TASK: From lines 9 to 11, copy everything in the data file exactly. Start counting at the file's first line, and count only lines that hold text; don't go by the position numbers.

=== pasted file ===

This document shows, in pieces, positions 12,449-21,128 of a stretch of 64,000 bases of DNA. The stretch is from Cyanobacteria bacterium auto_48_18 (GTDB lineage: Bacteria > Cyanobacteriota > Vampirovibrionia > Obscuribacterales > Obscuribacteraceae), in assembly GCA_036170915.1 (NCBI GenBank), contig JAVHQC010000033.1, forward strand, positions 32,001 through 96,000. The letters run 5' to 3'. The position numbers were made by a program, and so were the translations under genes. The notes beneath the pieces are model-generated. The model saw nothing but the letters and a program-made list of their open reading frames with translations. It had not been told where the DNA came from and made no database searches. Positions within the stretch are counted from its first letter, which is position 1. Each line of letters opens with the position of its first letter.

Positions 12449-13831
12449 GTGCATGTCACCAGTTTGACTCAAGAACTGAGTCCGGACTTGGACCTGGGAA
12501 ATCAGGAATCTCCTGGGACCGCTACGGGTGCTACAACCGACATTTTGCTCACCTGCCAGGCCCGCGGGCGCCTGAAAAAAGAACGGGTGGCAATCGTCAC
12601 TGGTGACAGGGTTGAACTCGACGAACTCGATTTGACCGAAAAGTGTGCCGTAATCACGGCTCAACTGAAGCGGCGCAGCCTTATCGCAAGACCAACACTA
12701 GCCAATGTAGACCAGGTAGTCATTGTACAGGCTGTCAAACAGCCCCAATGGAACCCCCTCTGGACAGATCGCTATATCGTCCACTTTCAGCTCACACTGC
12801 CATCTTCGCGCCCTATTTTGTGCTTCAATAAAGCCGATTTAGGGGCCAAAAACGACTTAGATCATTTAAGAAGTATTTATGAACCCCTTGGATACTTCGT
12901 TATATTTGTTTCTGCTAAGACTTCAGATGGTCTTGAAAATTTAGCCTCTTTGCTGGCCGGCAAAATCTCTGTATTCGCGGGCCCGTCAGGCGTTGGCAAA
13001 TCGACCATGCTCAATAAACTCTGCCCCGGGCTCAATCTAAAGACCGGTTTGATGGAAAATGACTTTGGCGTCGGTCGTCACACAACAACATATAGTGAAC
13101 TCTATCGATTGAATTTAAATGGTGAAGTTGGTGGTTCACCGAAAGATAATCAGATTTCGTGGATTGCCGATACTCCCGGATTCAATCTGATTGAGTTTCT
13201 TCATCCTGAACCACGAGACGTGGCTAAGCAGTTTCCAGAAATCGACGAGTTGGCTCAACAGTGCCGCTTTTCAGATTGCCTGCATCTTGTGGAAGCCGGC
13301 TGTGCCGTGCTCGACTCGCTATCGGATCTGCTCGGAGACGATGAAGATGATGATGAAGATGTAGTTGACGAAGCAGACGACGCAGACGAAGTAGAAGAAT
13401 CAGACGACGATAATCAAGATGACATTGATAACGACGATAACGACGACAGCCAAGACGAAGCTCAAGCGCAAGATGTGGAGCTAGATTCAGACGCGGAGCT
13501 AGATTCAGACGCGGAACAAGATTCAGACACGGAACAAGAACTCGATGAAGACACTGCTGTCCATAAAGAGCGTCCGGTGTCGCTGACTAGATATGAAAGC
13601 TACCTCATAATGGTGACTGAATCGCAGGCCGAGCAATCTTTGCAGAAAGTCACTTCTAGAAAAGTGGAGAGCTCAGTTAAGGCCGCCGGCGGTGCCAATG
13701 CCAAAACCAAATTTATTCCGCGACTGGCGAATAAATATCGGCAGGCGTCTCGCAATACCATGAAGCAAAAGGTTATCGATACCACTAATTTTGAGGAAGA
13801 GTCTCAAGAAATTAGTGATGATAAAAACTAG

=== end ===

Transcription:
13001 TCGACCATGCTCAATAAACTCTGCCCCGGGCTCAATCTAAAGACCGGTTTGATGGAAAATGACTTTGGCGTCGGTCGTCACACAACAACATATAGTGAAC
13101 TCTATCGATTGAATTTAAATGGTGAAGTTGGTGGTTCACCGAAAGATAATCAGATTTCGTGGATTGCCGATACTCCCGGATTCAATCTGATTGAGTTTCT
13201 TCATCCTGAACCACGAGACGTGGCTAAGCAGTTTCCAGAAATCGACGAGTTGGCTCAACAGTGCCGCTTTTCAGATTGCCTGCATCTTGTGGAAGCCGGC